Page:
Day Pitney LLP has launch of a new HIPAA Self-Assessment Tool just before of the second round of Dept. Health and Human Services’ Office for Civil Rights HIPAA-compliance audits.
The law firm, with approximately 300 attorneys in it its Connecticut, New Jersey, New York, and Washington, D.C. offices, has developed the HIPAA Self-Assessment Tool to help covered bodies with their final compliance efforts before the audits begin next quarter.
The HIPAA Self-Assessment Tool allows covered bodies to assess their organization for potential HIPAA violations, allowing them time to address any problems before they are found by auditors. Covered bodies should already have conducted risk assessments to identify security vulnerabilities, although recent review carried out by Office for Civil Rights have shown that dangers are often allowed to persist. Failures to conduct complete risk assessments have been cited in the settlements reached with covered bodies in 2015.James Bowers, Day Pitney director of Compliance Risk Services and former chief compliance officer at Aetna Inc., recently highlightedthat “Companies should really start self-audits as soon as possible to make sure they are in compliance with the HIPAA rules.”
The risk assessment must point out all security risks that exist at an organization, and efforts must be made to address those risks. So far this year, a number of covered bodies have been found to have missed the risks associated with portable storage devices and laptop computers. Others did not update software, change default passwords on medical devices, conduct comprehensive staff training programs on data privacy and security issues, and have not put in place appropriate administrative, technical, and physical safeguards to keep ePHI secure.
The HIPAA Self-Assessment Tool allows compliance officers, privacy officers, medical records managers, CISOs, and CIOs to make final preparations before the audits. While there can be no guarantee that use of the HIPAA Self-Assessment Tool will mean that an audit is passed, organizations can benefit greatly from availing of the HIPAA Self-Assessment Tool and can find gaps in their HIPAA-compliance programs. Even when considerable time, resources, and effort have been put into compliance, gaps may remain in place.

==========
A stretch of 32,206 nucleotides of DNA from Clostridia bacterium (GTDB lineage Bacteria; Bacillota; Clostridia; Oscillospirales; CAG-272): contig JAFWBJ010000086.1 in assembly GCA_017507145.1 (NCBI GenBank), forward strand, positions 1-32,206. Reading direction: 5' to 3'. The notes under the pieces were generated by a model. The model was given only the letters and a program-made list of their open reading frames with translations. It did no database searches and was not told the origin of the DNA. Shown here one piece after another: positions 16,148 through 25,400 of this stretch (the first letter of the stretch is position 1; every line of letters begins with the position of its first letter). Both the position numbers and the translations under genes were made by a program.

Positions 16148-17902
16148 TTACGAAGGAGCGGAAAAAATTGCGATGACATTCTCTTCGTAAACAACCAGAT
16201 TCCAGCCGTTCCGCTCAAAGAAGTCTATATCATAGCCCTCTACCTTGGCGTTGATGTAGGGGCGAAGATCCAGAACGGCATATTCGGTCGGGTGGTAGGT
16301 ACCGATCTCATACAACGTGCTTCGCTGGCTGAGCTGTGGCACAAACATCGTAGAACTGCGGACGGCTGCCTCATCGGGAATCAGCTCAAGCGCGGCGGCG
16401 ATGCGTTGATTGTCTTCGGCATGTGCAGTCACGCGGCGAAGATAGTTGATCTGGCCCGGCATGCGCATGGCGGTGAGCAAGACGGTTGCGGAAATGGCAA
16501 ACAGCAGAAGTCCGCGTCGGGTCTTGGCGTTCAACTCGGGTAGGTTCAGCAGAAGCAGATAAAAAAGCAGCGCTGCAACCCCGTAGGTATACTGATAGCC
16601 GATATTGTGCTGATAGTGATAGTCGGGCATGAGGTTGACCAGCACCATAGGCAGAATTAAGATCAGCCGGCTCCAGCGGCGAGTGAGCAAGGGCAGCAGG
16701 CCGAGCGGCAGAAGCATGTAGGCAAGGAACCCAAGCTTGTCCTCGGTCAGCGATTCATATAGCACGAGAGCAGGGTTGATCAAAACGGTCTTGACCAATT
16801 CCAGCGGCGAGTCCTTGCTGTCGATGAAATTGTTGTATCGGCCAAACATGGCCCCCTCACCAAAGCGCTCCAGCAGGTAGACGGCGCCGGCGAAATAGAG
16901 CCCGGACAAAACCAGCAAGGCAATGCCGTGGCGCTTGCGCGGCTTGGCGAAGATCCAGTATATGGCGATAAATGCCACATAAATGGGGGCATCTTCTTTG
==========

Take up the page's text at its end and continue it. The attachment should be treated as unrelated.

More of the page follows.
This phase of the HIPAA-compliance audit program has been delayed, although major progress has been made and OCR has revealed the next phase will start in early 2016. The audits will review compliance with the HIPAA Privacy, Security, and Breach Notification Rules. OCR will look at specific areas of compliance and will hope to see evidence of HIPAA in action. The HIPAA Self-Assessment Tool is simple to use.
Susan Huntington stated: “Once a client inputs its information, the Tool provides an automated assessment summary”. She added, “If there are areas of noncompliance, our team is ready to work with the client to address and correct such areas.”
The aim of the audits is not to punish organizations for failing to adhere with Health Insurance Portability and Accountability Act Rules, but rather review whether covered entities have applied HIPAA Rules to safeguard ePHI and prevent data breaches.
While the initial round of compliance audits only saw Corrective Action Plans (CAPs) issued for non-compliance dangers discovered by auditors, OCR is not likely to be as lenient this time around. The Security Rule has been in operation since April 21, 2005, and the Privacy Rule since April 14, 2003. Covered bodies have therefore had plenty of time to bring policies and procedures up to the HIPAA standard.